If I Am A Dad is to be believed, then people living in South Korea are in trouble because the police force is mostly made of dirty cops or people who are completely incompetent for their job. There are other Korean films that have provided an interesting look into the police force; Memories of Murder is one of the highest regarded thrillers released from the country, this film is not one of them. It falls into the stereotypes, provides no interesting insight, and is an unenjoyable film from start to finish.
The movie stars Kim Seung-woo who plays Han Jong-sik, a corrupt cop whose strings are being pulled by the mob. We find out that he’s sold his soul to earn some money on the side in order to pay for a heart transplant that his daughter needs. In addition to being corrupt, he’s just plain bad at his job; he’s known for finding a suspect and pinning a crime on them without real regard as to if they actually committed the crime or not. We witness such a case unfold as a small time magician, Na Sang-man (played by Son Byung-ho), is convicted of murder, even though he didn’t commit it, due to Jong-sik forcing the murder claim to stick. While in prison Sang-man’s family struggles with harassment from their neighbors, which adds extra stress to an already difficult situation . After a few years in jail evidence proving Sang-man’s innocence comes out; however at the time time he’s given the news that he’ll be let free, he receives news of his daughter’s death and wife’s attempted suicide that puts her in the hospital in a coma. To add another layer to this story we find out that Sang-man’s wife is a perfect match to donate her heart to Jong-sik’s daughter, and then things really start to escalate between the two men as Jong-sik struggles to try to get the heart for his daughter while Sang-man struggles with the possible loss of his wife.
Maybe this plot might sound interesting, or maybe it sounds just as goofy and over the top as it is. There are some major problems with this movie. The first problem is that we are supposed to believe that Jong-sik did everything he could for his daughter — he became corrupt, and allowed the mob to control him for his daughter. The problem with this is that the first half of the movie does not present us with a “torn” person. We see a person who takes joy in pinning the crime on a person without complete evidence, and he seems to enjoy hanging out with the mob. As the movie moves on we hear him lament about how he “needed” to do this, but I don’t buy the tears. The next problem is that the story is just too over the top to be taken seriously. I mentioned above about the series of unfortunate events that happens when Sang-man finds out that he will be released from prison, the problem this movie has is that we have scene after scene of things happening that are just not realistic. Perhaps this movie was trying to borrow from Sympathy for Mr Vengeance, in that movie just when it seemed like things couldn’t get any worse, they did. This movie just felt like they were trying to force the audience to have an emotional reaction, and it felt and more like manipulation than an emotional roller coaster. Perhaps the most upsetting part is that about an hour into the movie I started to think that maybe the story could get turned around, maybe things could flesh out between these two men in an interesting and original way; sadly the movie comes off the tracks, and features an ending that is borderline insulting to the viewer.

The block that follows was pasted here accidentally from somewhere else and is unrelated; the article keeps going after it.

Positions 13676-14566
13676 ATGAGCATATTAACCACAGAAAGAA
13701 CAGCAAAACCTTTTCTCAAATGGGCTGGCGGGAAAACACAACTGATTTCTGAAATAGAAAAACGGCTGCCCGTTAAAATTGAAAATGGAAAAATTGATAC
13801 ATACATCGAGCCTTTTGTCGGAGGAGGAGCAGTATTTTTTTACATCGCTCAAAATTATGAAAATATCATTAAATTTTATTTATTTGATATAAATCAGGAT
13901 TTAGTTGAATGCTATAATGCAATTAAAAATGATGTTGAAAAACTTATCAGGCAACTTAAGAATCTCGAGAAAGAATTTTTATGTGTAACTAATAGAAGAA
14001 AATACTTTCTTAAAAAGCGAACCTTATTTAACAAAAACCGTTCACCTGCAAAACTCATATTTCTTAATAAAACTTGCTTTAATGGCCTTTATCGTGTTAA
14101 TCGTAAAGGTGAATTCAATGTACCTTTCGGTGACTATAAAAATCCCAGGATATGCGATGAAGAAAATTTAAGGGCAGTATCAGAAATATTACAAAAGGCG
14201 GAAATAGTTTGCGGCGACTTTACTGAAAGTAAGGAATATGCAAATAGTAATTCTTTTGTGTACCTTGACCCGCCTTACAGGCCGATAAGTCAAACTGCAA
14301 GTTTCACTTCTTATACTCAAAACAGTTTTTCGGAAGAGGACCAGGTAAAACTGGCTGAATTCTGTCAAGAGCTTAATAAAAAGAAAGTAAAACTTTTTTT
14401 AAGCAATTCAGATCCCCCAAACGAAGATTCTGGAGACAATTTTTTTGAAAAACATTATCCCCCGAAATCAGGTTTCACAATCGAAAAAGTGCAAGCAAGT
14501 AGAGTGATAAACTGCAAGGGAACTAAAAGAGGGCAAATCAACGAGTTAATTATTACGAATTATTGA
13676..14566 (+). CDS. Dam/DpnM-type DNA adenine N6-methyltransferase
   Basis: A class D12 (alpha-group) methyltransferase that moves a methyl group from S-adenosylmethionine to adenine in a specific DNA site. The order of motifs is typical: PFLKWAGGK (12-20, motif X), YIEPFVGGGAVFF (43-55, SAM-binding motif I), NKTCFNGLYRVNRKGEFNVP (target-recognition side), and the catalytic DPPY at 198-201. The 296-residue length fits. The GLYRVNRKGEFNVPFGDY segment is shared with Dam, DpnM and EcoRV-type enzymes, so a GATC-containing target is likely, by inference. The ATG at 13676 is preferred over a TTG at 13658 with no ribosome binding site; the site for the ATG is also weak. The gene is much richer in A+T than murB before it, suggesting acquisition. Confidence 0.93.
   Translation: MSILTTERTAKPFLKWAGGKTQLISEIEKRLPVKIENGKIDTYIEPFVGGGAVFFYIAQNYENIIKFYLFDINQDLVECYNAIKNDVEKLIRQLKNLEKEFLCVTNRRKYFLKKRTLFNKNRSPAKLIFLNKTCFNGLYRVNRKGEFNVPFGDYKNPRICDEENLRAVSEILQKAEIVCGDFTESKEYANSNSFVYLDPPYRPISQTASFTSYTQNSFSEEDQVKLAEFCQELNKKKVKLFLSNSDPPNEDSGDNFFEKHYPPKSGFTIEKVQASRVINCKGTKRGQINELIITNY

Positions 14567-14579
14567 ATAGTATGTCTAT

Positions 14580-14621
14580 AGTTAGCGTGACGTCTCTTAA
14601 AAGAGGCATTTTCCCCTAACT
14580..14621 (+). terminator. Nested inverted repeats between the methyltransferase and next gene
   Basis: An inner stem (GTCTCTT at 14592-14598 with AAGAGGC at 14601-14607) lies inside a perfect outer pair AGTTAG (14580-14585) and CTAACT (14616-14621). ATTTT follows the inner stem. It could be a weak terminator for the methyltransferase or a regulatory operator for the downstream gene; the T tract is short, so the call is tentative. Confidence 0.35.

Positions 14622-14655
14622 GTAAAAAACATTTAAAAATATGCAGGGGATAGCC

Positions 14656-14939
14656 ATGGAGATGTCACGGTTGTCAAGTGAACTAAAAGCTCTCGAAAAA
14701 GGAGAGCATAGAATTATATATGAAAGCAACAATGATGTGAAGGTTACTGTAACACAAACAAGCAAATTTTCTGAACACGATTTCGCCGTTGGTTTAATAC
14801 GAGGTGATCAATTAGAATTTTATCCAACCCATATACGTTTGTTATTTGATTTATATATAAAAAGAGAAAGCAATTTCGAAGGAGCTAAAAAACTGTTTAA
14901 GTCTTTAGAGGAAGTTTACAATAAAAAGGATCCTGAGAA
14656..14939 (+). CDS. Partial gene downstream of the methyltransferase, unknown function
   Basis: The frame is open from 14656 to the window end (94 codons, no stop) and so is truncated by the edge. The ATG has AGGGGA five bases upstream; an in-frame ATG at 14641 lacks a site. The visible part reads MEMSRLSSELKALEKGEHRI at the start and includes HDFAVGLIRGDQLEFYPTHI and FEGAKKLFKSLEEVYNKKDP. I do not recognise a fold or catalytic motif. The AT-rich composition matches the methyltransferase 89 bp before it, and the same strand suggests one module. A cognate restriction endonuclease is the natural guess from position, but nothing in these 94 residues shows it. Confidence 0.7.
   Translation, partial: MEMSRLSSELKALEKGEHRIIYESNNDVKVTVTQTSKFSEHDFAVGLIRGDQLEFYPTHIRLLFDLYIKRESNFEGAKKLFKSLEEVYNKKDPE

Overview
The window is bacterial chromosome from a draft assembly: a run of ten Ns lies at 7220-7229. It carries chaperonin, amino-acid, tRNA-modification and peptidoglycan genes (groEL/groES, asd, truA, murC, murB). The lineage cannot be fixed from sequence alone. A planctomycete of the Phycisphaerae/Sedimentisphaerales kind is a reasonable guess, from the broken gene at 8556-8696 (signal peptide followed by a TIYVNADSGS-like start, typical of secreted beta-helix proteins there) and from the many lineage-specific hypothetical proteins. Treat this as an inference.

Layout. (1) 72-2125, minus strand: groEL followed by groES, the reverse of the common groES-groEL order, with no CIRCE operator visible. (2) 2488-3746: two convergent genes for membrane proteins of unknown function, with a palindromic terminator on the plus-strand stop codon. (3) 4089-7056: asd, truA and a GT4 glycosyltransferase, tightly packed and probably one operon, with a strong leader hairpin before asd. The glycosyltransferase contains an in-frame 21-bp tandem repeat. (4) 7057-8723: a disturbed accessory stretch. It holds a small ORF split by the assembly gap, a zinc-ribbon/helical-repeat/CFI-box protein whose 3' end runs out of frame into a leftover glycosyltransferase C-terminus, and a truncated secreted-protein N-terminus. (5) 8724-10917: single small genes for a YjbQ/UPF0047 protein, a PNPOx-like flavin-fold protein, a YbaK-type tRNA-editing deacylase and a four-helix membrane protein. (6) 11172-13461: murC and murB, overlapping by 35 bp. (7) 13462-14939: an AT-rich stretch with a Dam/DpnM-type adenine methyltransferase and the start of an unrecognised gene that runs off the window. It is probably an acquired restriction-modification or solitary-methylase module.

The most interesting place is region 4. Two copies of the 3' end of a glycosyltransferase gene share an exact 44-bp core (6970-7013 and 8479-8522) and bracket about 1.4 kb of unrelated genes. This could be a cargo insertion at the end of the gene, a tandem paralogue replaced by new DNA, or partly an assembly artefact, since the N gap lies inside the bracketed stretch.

From a visual standpoint, the movie was alright. Jeon Man-bae is still a young director, and this appears to be his first thriller. It’s possible he’ll continue to grow if he is given another shot, but nothing that happens in this movie is going to raise any eyebrows . The director doesn’t do a good job of drawing you into the characters’ minds, but honestly, I think the directing was the least of this movie’s problems; I think the fault of this movie falls mainly on first time writer Yoon Hyeon-ho’s shoulders, as well as the poor performance from Kim Seung-woo. Kim Seung-woo is miscast here, at the beginning the movie it feels like they are trying to push the character as bad ass, which he’s too old to be able to pull off, and then when he’s forced to play the “struggling dad” he just doesn’t do a good job of it. In contrast, I thought Son Byung-ho did very well as the shamed magician, but he can’t save this mess.
I strongly advise you to avoid this dud — it’s a pathetic attempt at riding on the coattails of excellent Korean thrillers that have come up the last couple years (The Chaser, The Man from Nowhere, and to a lesser degree I Saw the Devil) that offers nothing new or interesting. I can forgive lack of originality if it’s presented in a good way. I’m sorry to say that in no way can this movie be considered “good.”